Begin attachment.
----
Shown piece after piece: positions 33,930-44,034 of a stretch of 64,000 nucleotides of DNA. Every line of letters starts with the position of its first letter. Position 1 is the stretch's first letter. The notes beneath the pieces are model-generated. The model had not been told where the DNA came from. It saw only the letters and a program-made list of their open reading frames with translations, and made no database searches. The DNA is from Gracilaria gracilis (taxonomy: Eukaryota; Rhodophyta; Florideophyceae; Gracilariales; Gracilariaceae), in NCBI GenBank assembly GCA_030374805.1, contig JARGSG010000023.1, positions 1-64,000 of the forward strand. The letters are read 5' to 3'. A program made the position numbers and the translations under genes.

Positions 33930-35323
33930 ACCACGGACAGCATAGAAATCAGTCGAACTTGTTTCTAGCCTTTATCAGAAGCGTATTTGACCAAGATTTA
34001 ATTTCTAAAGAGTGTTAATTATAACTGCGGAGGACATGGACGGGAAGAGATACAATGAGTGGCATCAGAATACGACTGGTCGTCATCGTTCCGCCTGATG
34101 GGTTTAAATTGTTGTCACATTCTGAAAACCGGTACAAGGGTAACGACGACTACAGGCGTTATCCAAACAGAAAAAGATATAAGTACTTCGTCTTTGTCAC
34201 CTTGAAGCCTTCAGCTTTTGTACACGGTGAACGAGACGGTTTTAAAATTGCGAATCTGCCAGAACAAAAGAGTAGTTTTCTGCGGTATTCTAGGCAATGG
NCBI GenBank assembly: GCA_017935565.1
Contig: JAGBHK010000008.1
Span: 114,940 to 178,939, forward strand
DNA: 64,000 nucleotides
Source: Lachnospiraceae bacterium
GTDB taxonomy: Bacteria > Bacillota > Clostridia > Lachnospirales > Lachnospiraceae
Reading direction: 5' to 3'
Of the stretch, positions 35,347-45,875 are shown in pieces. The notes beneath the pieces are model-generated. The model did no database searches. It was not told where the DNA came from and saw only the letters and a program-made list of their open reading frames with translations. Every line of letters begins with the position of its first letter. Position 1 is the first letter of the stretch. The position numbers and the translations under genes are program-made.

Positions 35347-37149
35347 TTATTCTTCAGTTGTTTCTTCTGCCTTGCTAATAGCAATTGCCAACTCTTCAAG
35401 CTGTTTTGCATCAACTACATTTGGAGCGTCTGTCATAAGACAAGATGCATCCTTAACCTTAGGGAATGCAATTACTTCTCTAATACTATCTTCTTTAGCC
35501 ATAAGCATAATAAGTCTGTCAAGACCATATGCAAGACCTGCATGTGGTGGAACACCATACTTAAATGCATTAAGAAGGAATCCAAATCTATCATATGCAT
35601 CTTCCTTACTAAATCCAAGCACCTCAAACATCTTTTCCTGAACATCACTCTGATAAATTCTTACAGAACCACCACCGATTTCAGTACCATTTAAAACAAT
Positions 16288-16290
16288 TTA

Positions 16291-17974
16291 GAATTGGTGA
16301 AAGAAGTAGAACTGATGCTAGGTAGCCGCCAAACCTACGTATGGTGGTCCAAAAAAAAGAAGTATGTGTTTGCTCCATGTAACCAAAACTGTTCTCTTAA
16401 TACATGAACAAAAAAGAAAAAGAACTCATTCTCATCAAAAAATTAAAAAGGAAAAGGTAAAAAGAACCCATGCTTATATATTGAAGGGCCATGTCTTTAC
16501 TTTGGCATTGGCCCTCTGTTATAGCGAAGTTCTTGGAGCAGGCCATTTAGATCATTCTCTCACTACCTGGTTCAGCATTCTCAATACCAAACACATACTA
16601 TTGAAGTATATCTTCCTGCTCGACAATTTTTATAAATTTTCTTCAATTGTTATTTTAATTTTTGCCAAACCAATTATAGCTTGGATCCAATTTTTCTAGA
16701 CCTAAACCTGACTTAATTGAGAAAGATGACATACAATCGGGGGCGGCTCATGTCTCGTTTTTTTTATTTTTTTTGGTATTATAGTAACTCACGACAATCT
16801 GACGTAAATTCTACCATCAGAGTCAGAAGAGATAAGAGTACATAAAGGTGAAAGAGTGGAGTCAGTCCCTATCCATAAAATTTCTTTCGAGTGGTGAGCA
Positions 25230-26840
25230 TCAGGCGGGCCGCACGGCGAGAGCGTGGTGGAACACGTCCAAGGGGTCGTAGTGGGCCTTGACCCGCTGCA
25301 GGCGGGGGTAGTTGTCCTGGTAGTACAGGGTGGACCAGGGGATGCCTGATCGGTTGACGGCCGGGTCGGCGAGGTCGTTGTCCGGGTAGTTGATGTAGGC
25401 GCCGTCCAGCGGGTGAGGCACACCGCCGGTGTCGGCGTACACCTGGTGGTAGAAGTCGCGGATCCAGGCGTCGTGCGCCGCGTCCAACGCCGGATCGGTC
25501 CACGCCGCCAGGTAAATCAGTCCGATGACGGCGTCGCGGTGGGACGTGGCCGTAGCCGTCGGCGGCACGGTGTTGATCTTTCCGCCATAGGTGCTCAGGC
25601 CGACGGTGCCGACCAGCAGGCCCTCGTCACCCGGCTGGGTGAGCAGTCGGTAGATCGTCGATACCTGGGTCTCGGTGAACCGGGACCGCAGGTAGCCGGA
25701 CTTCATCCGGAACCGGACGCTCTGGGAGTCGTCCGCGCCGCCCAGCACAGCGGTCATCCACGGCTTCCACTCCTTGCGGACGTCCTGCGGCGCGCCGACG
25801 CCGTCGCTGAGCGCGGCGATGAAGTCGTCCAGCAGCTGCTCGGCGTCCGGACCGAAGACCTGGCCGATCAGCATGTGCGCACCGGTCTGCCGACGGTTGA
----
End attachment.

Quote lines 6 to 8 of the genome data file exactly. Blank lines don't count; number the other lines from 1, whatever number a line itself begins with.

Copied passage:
34201 CTTGAAGCCTTCAGCTTTTGTACACGGTGAACGAGACGGTTTTAAAATTGCGAATCTGCCAGAACAAAAGAGTAGTTTTCTGCGGTATTCTAGGCAATGG
NCBI GenBank assembly: GCA_017935565.1
Contig: JAGBHK010000008.1